Upcoming Events

  • Jan
    25
    Virtual
    10:00am - 11:30am

    COBRE CBC Walk-in Office hours

    The Computational Biology Core is inviting you to a scheduled Zoom meeting.

    Join Zoom Meeting
    <a href=”https://brown.zoom.us/j/95250171953”>https://brown.zoom.us/j/95250171953</a>

    Meeting ID: 952 5017 1953
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    Meeting ID: 952 5017 1953
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    Meeting ID: 952 5017 1953

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  • Jan
    26
    8:00am - 9:30am

    Neurology Grand Rounds

     

    Rhode Island Hospital is accredited by the Rhode Island Medical Society to provide continuing medical education for physicians.

     

    Rhode Island Hospital designates this live activity for a maximum of 1.5 AMA PRA Category 1 Credit(s)™. Physicians should claim only the credit commensurate with the extent of their participation in the activity.

     

    To request reasonable accommodation for a disability, please contact The Rhode Island Hospital CME office at (401) 444-4260.

    More Information neurology
  • Title:  The emergence and stability of working memory population representations

    Host:  Dr. Ahmed Abdelfattah

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  • Please join Brown University’s Contemplative Studies Initiative and the Carney Institute for Brain Science for the continuation of the Catherine Kerr Vital Energy in Health and Healing Lecture Series.  Dr. Julienne Bower, Professor of Psychology and Psychiatry/Biobehavioral Sciences at UCLA will speak on Mind-Body Interventions: Effects on Mental and Physical Health. The lecture and discussion will be held on January 27th from 7 - 8:30 pm, EST. This event is free and open to the public.
     
    This is a virtual event, so please register at https://docs.google.com/forms/d/e/1FAIpQLSdOTM8GupqTpzJBCXOCbdzF_i8KJc1QtlOn4XJbwMKiEuoiVg/viewform in order to receive a Zoom link. You will also find an abstract of Dr. Bower’s lecture when you register.
     
     
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  • Jan
    28
    Virtual
    10:00am - 12:00pm

    CCV Office Hours

    This is a drop-in session where CCV staff members will be available to answer questions about Brown’s research computing resources (Oscar, Stronghold, Globus) and help with any high-performance computing (HPC) issues you might have.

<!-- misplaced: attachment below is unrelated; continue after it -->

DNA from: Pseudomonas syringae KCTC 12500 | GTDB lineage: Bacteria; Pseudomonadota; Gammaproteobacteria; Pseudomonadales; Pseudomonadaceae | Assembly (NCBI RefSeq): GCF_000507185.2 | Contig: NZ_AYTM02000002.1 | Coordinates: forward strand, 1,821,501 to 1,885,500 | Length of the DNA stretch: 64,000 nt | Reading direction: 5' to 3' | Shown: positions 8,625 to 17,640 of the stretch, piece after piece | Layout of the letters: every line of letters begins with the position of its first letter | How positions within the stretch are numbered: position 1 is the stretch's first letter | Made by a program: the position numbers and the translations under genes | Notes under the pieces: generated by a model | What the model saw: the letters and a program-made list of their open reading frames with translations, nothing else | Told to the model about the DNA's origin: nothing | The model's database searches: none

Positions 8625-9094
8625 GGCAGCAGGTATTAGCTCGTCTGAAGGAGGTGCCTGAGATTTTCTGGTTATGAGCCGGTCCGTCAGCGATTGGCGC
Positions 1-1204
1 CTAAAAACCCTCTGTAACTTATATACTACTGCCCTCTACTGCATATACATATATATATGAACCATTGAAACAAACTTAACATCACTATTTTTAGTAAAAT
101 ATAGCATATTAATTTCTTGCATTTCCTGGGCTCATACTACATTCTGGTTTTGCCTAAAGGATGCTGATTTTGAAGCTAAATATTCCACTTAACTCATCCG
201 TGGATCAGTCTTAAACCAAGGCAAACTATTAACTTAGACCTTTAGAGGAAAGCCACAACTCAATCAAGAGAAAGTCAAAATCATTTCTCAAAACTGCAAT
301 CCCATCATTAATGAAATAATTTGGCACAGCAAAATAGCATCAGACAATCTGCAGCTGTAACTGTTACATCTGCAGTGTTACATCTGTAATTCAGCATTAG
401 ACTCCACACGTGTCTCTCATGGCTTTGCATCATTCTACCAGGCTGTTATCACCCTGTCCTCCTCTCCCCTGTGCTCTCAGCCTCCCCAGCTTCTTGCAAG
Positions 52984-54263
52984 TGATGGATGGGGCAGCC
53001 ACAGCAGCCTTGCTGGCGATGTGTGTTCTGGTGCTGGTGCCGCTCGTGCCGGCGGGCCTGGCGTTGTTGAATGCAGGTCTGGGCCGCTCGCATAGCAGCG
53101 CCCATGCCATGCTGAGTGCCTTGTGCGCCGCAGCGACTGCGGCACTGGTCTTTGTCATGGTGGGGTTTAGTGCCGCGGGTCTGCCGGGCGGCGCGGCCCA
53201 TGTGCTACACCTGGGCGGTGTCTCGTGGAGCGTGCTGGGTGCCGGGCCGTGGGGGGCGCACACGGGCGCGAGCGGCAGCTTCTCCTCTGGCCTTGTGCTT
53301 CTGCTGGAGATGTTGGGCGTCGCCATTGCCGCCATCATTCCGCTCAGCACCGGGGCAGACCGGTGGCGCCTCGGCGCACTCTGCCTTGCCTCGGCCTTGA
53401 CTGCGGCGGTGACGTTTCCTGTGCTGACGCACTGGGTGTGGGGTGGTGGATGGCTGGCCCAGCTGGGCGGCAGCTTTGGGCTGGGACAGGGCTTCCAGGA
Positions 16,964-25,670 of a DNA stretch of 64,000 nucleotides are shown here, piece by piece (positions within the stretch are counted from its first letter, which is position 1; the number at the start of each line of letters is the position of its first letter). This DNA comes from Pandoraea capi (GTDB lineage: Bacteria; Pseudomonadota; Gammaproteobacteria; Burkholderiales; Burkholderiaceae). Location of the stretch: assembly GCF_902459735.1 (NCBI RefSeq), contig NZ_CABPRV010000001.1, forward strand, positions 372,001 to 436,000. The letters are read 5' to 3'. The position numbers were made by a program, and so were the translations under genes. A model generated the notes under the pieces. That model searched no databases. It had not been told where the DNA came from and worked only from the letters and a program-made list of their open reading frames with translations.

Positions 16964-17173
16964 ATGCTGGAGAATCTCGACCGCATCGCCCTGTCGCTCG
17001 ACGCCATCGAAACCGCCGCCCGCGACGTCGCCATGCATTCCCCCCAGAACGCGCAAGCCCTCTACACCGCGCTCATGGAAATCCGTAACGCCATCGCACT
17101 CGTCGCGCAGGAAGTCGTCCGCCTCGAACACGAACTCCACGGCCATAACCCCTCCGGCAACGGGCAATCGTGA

More Information Research
  • Join the Carney Institute for its Brain Science External Postdoc Seminar Series (BrainExPo), featuring Carl Schoonover and Andrew Fink, postdoctoral fellows at Columbia University.

    The primary olfactory cortex has traditionally been hypothesized to establish the identity of odorants. Schoonover and Fink will discuss how their research has shown that after just a few weeks odor responses bear little resemblance to their original form, raising basic questions about the role of this brain region in olfactory perception.

    Abstract

    We have discovered that in the rodent primary olfactory cortex (piriform) the pattern of neural activity evoked by a smell changes with the passage of time. These changes, which unfold absent a task or learning paradigm, accumulate to such an extent that after just a few weeks odor responses bear little resemblance to their original form. The piriform has been traditionally hypothesized to establish the identity of odorants. Our observations have forced us to radically reconsider the role of this vast brain region in olfactory perception. We propose that the piriform operates instead as a flexible learning system, a ‘scratch pad’ that continually learns and continually overwrites itself. This poses the problem of how transient memory traces can subsequently be stored over long timescales.

    These results also raise the question of what the piriform learns. We have designed a behavioral assay that provides a sensitive readout of whether mice expect a given sensory event. Using this assay, we have demonstrated that mice learn the identity, order and precise timing of elements in a sequence of neutral odorants, A–>B, without reward or punishment. Simultaneous recordings in naïve primary olfactory cortex (piriform) show strong and distinct responses to both A and B. These diminish with experience in a manner that tracks these expectations: predictable cues, such as B in the A–>B sequence, evoke hardly any response in experienced animals. This does not reflect simple adaptation. When B is presented alone, it elicits robust activation. When B is omitted, and A is presented alone, piriform exhibits vigorous activity at the precise moment when the animal, expecting odor B, encounters nothing. Thus, when the external world conforms to expectation, piriform is relatively quiescent, but any departure from the expected results in vigorous activation. The biological learning mechanisms that generate this predictive activity, a feature more commonly encountered in higher order cortices, can be readily studied and probed in a circuit only two synapses from the sensory periphery.

    More Information Biology, Medicine, Public Health, Psychology & Cognitive Sciences, Research
  • Feb
    4
    Virtual
    10:00am - 12:00pm

    CCV Office Hours

    This is a drop-in session where CCV staff members will be available to answer questions about Brown’s research computing resources (Oscar, Stronghold, Globus) and help with any high-performance computing (HPC) issues you might have.

    More Information Research
  • Feb
    8
    4:00pm - 5:00pm

    Carney Faculty Chalk Talk

    Join Carney’s Center for the Neurobiology of Cells and Circuits for a faculty chalk talk featuring Nicolas Fawzi, associate professor of molecular biology, cell biology and biotechnology.

    Please note, this event is open to faculty members only.

    More Information ALZ, Biology, Medicine, Public Health, Psychology & Cognitive Sciences, Research
  • Feb
    9

    What does love do to our brains? Why do we fall in love? Why do we stay in love, and what makes us fall out of love?